So I did that, I noticed my tendencies and tried curiosity. Asking questions such as, what makes me want to take on so much? When I rest, what do I feel? What do I notice? Why can I not finish one task? and so on. Eventually, after asking a number of what and why questions, and being as objective as possible, I could come up with various reasons such as, how most of the people in my childhood asked me to "be productive". Further, I developed the habit of comparing myself to other people and their best work (not all of their work) and lastly, the general message (thanks to our capitalist world) today seems to be, "do it fast, or you will lose".

Now, just the awareness of these reasons, help me regulate my actions and prevent the exhausting cycle that used to happen.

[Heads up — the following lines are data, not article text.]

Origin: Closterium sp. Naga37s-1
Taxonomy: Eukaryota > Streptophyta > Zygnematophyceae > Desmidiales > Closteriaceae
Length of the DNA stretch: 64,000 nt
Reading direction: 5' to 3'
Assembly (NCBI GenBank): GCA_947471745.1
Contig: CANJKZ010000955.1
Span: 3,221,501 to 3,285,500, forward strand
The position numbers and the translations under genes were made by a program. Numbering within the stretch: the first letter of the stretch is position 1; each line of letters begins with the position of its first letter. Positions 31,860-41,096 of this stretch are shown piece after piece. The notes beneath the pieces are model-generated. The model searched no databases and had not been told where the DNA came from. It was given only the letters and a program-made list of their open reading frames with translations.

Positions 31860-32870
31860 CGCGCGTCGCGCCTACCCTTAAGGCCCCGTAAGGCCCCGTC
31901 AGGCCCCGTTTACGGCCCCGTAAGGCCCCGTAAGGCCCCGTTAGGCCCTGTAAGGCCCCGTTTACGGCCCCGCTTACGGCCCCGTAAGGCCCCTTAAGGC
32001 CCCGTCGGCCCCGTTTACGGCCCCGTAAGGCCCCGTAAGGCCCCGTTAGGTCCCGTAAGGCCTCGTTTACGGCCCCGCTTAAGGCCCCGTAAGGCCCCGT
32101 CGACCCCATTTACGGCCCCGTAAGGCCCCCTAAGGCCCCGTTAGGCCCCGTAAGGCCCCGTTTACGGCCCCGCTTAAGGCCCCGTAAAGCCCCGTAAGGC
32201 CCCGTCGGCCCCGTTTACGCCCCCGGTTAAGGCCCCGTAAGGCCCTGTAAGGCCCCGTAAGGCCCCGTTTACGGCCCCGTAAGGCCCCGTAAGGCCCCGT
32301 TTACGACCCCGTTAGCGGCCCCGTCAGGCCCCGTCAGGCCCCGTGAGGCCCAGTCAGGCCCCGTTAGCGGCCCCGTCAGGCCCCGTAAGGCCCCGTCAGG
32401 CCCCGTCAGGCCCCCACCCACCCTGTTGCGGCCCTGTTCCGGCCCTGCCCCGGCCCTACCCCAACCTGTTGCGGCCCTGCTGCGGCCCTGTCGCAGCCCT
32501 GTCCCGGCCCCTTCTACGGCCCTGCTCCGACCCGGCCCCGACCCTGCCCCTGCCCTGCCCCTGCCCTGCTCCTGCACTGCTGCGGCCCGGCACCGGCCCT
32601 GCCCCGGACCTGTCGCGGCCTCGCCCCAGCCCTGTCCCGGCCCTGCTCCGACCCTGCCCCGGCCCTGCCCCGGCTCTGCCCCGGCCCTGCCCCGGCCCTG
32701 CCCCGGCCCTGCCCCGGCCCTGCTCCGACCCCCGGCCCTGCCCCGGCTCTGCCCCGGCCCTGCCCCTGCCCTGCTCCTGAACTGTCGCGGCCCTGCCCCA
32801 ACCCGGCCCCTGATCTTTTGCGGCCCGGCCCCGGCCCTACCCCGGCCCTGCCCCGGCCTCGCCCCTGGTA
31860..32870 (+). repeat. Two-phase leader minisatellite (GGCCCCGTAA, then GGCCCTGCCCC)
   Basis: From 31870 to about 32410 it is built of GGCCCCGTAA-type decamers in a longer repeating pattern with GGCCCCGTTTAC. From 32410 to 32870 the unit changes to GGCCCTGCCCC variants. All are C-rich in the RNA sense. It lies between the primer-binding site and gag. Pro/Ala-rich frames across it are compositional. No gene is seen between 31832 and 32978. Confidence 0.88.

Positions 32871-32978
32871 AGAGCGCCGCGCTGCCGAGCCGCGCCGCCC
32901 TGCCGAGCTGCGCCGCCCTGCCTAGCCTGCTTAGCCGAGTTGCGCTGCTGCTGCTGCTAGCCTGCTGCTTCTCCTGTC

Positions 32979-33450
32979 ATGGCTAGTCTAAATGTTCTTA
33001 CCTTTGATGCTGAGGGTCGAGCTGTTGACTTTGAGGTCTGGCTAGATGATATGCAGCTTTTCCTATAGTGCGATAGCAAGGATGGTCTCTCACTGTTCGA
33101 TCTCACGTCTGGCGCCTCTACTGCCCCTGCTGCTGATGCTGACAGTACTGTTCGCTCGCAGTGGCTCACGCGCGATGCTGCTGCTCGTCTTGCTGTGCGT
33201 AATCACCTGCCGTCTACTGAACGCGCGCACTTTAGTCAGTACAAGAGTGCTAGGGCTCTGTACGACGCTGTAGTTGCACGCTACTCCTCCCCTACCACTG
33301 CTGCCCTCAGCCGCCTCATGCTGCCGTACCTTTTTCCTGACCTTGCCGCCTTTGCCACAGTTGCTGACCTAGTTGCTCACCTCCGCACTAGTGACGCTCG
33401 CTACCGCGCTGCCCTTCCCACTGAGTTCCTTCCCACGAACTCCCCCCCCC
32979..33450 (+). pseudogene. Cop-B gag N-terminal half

This can be applied to a number of things you do. For example, if you are not able to explain your side to your partner (what am I missing? What do I want to convey?); or feel anxious before a presentation (what am I feeling? Why do I feel this way?). You may find answers which explain everything, but you may also find answers which are uncomfortable. Often, reflection is uncomfortable, but there is always an option to reach out to your close ones and talk about it. Better out than in, right?